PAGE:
I’m a day late with this as I just couldn’t face it last night – my hopes were no longer particularly high. Sitting down to it felt like to much of a ‘task’. I was more wondering whether the plot is going to advance in any way (spoiler: it didn’t). Sigh. I think this one might be it for me. I don’t know if sitting down to review Sanditon meant that I just ended up analysing it too much but it reached a fingernails on a blackboard pitch. My recaps have received quite a lot of traffic so I had hoped to drag myself all the way through but life is just too short. It’s just been four episodes of dullness and unpleasantness and the prospect of four more of the same – it’s not fun. I’m sorry. I tried.
The objective this week seems to have been to undo everything that happened in the last episode. So, Kris Marshall did not give the Hot Foreman the men and materials promised. Charlotte and Sidney fell out again. Georgiana went back on her promise to stop misbehaving. But the Incest Twins kept up their pouting. With the writers substituting sauce for any semblance of story, the programme’s defence of criticism seems to be that it’s just silly Puritans refusing to admit that people had sex in Regency Britain. I know that people had sex. So did Jane Austen. It’s just that her novels tended to have a bit more in them in terms of plot whereas this doesn’t.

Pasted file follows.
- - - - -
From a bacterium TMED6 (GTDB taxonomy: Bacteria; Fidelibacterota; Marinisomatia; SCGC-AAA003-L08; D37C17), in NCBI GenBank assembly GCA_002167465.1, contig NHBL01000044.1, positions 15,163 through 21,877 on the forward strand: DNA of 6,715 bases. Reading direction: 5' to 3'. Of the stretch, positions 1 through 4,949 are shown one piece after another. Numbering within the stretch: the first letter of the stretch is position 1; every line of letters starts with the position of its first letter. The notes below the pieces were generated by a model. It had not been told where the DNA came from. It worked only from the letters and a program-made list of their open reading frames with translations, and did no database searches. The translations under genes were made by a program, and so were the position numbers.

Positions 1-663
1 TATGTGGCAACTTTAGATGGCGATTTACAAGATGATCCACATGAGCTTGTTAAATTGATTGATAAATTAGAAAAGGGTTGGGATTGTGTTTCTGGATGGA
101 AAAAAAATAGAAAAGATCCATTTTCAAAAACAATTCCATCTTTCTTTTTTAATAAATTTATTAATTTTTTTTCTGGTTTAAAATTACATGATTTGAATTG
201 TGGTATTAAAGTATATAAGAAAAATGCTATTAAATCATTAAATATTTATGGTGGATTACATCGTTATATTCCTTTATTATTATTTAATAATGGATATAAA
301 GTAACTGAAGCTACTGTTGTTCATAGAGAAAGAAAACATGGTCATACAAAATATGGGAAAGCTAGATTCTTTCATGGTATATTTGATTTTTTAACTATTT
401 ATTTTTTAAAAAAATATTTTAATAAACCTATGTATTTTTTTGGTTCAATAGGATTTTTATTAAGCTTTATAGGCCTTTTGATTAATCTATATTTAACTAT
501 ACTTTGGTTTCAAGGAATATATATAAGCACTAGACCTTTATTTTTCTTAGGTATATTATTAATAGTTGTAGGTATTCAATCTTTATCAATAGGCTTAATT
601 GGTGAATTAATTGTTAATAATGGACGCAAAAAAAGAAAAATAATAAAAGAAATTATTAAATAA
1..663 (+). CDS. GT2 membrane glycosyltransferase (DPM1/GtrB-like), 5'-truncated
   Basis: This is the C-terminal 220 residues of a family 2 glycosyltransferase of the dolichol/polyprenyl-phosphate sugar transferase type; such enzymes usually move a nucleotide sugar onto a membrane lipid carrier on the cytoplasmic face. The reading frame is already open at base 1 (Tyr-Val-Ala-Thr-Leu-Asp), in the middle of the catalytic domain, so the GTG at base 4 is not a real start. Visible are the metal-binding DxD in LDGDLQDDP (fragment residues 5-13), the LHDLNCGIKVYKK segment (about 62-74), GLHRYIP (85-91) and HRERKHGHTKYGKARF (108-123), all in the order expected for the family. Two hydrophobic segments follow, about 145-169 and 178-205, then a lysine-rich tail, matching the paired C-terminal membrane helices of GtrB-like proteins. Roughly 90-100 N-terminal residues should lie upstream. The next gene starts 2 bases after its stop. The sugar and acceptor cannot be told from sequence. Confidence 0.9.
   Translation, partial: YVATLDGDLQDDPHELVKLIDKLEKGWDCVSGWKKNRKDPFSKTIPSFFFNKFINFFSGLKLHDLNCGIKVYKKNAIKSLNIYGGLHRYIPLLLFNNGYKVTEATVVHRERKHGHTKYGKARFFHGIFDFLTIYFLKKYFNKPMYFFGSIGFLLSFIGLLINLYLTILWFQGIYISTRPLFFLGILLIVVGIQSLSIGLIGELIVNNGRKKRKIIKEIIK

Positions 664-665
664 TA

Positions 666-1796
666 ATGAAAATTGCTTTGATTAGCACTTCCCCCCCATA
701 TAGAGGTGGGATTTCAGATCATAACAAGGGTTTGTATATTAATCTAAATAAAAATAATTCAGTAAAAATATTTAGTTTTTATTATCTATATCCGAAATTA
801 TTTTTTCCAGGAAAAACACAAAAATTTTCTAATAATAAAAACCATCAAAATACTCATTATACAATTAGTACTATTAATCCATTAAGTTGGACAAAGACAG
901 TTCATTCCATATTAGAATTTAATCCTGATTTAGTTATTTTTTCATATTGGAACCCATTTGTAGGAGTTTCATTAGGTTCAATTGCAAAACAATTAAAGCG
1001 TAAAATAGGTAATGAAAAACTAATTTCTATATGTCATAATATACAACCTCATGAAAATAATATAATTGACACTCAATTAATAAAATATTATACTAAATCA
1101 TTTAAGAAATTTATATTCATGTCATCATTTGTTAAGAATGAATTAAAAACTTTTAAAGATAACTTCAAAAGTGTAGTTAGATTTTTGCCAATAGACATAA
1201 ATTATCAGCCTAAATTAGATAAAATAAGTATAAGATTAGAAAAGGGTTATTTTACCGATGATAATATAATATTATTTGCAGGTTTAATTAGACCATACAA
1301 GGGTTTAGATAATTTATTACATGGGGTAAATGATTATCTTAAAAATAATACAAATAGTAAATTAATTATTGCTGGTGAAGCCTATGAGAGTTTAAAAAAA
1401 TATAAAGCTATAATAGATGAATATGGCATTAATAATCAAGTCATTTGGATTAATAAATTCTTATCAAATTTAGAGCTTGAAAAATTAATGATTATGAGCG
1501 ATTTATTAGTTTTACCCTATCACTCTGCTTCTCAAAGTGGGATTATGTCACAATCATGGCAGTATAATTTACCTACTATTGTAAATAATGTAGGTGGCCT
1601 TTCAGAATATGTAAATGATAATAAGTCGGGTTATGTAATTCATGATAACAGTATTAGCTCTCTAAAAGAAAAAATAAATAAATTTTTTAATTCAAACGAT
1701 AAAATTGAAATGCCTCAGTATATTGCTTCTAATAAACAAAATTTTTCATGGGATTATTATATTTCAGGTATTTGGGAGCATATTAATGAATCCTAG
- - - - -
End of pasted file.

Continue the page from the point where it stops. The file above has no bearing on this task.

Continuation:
I’ve found Sanditon to be both sordid and depressing. The only light relief is the comedy Parkers who contribute nothing to the story but sometimes trip over or say something silly. This week Dr Fuchs told them both to take exercise but by the end of the episode they’d decided not to. That was all. Kris Marshall is still having a nervous breakdown, spending too much money on his household and not enough on his building work. Still is a word that comes up a lot with Sanditon because nothing ever happens.